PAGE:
The following Bar chart shows the calculated Mean of the children’s engagement in Robin class before, during and after the remote learning period.
This bar chart shows a significant increase in both Mastered and Gaining skills engagement stamps recorded on Tapestry during the lockdown period. One explanation for this is the incredible increase in exposure to the curriculum the children received during the remote learning period.
There are just over double the number of Curriculum entries recorded during the remote learning period as there was before. Whereas there were less Curriculum Tapestry entries after the remote learning compared to both before and during.
In order to look more specifically at children who engage more or less during the remote learning, I will also calculate the highest, median and lowest numbers of Mastered Curriculum Tapestry entries for the 7 children in Robin class. This will show me the bigger picture, demonstrating the range of responses to remote learning. This will also allow me to determine which children engaged the best during the remote learning period and which children did not engage as well. This will allow me to consider other environmental factors that could be affecting engagement at these times. For example, if the child is new to the school or has recently changed teachers and class.
Box and Whisper Chart to show the Highest, Median and Lowest number of Mastered Engagement stamps on Tapestry Before the Remote learning period.
Box and Whisper Chart to show the Highest, Median and Lowest number of Mastered Engagement stamps on Tapestry During the Remote Learning Period.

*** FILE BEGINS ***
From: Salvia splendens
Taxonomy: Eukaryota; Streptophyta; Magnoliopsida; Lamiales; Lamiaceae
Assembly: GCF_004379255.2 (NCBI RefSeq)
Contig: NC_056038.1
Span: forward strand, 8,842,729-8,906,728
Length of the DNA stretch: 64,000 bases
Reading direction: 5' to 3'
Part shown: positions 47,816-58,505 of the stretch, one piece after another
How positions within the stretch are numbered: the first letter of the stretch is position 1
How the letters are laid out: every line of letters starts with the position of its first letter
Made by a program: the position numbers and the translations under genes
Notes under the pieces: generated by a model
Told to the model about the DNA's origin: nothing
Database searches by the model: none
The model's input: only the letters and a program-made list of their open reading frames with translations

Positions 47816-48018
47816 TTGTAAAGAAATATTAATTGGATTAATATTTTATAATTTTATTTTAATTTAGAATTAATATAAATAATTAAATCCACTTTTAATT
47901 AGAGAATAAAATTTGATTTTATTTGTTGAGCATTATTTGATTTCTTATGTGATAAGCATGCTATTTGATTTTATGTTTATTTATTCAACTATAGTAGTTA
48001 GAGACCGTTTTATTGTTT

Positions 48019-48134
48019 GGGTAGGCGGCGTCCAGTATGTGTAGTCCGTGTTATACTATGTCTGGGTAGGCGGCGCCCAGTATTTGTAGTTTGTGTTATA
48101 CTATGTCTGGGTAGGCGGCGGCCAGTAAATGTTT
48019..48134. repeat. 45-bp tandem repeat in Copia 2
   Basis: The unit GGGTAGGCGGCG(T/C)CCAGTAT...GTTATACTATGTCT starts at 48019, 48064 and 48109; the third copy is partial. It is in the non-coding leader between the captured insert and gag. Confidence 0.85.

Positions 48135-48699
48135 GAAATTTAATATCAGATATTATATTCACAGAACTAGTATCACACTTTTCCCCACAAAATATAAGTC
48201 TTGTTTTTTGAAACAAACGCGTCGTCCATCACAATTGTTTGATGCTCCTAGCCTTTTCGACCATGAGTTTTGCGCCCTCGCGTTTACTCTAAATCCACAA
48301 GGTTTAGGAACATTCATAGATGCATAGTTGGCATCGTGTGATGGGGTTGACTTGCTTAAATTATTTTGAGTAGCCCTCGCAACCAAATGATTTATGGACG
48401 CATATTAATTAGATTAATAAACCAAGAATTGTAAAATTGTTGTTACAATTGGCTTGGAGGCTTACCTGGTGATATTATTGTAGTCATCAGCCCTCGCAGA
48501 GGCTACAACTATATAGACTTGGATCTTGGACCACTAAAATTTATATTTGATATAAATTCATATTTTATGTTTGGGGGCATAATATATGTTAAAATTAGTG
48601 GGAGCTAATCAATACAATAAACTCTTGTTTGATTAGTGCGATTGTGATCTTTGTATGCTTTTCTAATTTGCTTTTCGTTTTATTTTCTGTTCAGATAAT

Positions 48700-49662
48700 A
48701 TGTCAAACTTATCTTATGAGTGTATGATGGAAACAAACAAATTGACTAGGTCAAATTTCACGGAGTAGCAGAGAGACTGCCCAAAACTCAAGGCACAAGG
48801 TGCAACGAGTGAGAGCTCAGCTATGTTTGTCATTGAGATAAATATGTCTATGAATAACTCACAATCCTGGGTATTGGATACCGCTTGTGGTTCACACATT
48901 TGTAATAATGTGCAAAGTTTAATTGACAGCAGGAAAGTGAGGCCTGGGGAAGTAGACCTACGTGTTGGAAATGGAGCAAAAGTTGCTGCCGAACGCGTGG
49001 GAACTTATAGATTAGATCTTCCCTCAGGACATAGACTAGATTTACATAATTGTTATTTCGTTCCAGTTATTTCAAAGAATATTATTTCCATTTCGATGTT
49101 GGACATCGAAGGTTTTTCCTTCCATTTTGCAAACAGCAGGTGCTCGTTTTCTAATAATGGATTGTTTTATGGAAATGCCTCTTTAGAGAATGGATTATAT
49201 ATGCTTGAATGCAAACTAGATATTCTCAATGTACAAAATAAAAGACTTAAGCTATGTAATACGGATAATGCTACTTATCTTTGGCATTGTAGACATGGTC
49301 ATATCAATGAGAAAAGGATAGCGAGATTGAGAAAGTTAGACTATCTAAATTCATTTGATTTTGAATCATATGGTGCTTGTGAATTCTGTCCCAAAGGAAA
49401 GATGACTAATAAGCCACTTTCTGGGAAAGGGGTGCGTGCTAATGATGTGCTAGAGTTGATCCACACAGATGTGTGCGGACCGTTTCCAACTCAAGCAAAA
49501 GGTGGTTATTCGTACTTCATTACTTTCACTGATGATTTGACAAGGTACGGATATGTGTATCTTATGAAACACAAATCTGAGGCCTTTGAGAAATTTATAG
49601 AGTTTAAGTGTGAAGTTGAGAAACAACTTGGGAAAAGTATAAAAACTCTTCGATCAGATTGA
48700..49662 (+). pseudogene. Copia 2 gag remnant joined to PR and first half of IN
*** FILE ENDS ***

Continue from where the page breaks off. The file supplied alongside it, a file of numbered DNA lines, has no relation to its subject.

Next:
Box and Whisper Chart to show the Highest, Median and Lowest number of Mastered Engagement Stamps on Tapestry After the Remote learning period.
The Box and Whisper Charts illustrate how the highest and lowest figures affected the mean. There was quite a big range in Mastered stamps during the remote learning period compared to before and after (Before = 5, During = 17 and After = 12). This implies that there was a greater difference in engagement during the remote learning period.
Mark was the child during the remote learning period who had the highest number of Mastered engagement stamps and had a total of 44 Curriculum Tapestry entries. John was another child who had a large number of Curriculum Tapestry entries (35) and a significant number of Mastered (4) and Gaining skills engagement stamps (31).
On the other hand, Thomas had the lowest number of Curriculum Tapestry entries during the remote learning period and the least number of Mastered engagement stamps (0) and Gaining skills stamps (6). Thomas was a massive outlier in the data during the remote learning period, only having 8 recorded Curriculum Tapestry entries and 0 Mastered Engagement stamps. This may have affected the mean calculated and shown earlier in the analysis section.